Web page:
Jong-un surrounds himself with munition men
Days after the country claimed to have successfully tested an intercontinental ballistic missile capable of reaching the U.S. mainland, top officials gathered in Pyongyang Sunday for a grand concert celebrating the regime’s latest feat.
But what caught the attention of North Korea watchers were the people standing closest to the young leader. It wasn’t the usual lineup of Kim Yong-nam, president of North Korea’s parliament; Hwang Pyong-so, director of the Korean People’s Army’s General Political Bureau; Pak Pong-ju, the premier; and Choe Ryong-hae, vice chairman of the Central Committee of the Workers’ Party of Korea.
Though unnamed in Rodong Sinmun’s article, the new members of Kim’s literal inner circle were the country’s top scientists and weapons developers, the officials in charge of the regime’s nuclear and missile development programs: Ri Pyong-chol, first deputy director of the Workers’ Party’s Munitions Industry Department; Kim Jong-sik, deputy director of the same department; Jang Chung-ha, head of the Academy of National Defense Science; and Jun Il-ho, a member of the Workers’ Party’s Central Committee.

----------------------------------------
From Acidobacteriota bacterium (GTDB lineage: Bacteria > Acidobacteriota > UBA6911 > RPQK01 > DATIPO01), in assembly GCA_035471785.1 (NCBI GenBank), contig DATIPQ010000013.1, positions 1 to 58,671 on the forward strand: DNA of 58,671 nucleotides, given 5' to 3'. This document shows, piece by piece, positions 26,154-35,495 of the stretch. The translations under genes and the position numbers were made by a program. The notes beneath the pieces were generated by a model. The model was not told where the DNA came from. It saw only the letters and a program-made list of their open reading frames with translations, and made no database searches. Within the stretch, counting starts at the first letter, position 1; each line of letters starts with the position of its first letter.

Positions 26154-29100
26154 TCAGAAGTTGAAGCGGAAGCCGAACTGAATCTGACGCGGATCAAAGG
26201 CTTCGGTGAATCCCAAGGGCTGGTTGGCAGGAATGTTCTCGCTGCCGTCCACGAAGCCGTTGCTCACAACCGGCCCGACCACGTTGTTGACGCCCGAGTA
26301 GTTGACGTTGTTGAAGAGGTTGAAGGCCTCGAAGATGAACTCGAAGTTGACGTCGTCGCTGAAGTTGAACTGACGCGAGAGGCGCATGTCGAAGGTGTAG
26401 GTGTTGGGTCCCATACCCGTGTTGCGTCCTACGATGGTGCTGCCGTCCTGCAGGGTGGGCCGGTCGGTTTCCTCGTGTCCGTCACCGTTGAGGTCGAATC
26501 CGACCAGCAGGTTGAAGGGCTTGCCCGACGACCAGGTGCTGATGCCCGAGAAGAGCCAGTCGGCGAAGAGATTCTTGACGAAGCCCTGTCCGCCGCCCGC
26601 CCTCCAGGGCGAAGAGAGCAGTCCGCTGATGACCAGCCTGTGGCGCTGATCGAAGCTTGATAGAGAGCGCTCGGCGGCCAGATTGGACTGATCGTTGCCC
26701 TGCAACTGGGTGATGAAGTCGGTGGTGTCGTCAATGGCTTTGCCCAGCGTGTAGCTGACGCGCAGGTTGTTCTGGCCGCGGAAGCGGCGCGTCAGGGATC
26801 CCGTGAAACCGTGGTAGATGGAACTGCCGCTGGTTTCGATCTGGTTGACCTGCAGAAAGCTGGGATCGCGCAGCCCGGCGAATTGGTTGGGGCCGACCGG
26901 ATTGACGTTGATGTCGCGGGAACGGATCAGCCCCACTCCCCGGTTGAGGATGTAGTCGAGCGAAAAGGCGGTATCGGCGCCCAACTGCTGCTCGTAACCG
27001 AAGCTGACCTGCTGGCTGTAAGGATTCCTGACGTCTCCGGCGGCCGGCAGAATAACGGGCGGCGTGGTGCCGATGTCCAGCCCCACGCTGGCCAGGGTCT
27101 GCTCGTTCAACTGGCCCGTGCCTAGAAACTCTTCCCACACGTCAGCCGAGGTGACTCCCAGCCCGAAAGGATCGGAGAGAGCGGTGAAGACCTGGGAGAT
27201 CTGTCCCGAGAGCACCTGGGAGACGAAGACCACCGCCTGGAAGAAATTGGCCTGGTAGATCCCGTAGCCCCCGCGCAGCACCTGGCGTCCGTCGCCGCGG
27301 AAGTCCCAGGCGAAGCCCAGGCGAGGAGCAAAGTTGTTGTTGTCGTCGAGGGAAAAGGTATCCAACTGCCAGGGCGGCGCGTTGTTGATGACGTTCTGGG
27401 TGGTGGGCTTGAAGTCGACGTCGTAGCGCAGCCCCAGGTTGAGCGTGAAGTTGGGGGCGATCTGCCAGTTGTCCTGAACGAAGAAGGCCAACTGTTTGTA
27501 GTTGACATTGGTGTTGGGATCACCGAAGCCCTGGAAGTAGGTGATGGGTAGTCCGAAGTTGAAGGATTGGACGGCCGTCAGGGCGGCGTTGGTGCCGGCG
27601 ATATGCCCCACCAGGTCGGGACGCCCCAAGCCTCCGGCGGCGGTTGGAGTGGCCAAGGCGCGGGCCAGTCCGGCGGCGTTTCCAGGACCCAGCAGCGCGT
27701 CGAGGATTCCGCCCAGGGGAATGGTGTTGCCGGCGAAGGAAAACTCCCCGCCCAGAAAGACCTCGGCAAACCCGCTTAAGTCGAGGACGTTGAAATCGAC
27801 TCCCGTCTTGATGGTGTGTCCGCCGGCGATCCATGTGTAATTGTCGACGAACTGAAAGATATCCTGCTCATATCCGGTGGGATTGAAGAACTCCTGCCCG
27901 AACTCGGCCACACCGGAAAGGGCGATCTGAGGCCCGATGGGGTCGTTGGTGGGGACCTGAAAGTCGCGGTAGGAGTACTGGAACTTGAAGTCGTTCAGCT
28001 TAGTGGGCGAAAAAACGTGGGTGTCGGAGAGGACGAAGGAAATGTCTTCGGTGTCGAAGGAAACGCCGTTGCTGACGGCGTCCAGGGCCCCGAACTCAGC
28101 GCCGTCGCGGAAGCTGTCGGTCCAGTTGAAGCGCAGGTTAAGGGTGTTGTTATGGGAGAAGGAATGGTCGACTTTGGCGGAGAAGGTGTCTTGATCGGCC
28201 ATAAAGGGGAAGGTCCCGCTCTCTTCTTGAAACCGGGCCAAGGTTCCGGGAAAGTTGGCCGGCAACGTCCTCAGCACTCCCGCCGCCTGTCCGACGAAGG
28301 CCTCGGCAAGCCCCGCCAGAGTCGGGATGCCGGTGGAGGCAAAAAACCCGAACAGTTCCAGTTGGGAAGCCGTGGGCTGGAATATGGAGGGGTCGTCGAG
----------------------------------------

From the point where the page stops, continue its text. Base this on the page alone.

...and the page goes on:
These were the same officials that flanked Kim Jong-un last Saturday when senior officials visited the Kumsusan Palace of the Sun, the country’s sacred mausoleum for former leaders Kim Il Sung and Kim Jong-il, to mark the 23rd anniversary of Kim Il Sung’s death.
“Kim Il Sung was hailed as North Korea’s founder, and Kim Jong-il is remembered as the leader who led the North Korean regime through the infamous famine of the late 1990s,” said Jeon Hyun-joon, director of the Northeast Asia Peace and Cooperation Research Institute.
“Kim Jong-un’s PR strategy relies on the promise that he will protect his country with nuclear weapons and missiles,” said Jeon. “It’s also a sign that Kim Jong-un will never give them up.”
A South Korean government official said local authorities were on a close watch for Ri Pyong-chol, first deputy director of the Workers’ Party’s Munitions Industry Department, who formerly served as commanding officer in the North Korean Air Force.
Ri retired from the air force in late 2014, only to reappear in the North Korean media last April during a parliamentary meeting wearing a military uniform. It wasn’t until recently that he showed four stars, meaning he had been promoted to general.
Another South Korean government official said North Korea appears to have elevated the Strategic Rocket Forces, which formerly was a division under the General Staff Department of the Korean People’s Army, to bring it directly under the control of Kim Jong-un, enabling the leader to have a closer look into the regime’s nuclear and missile programs.
BY JEONG YONG-SOO, KIM POG-NEE [firstname.lastname@example.org]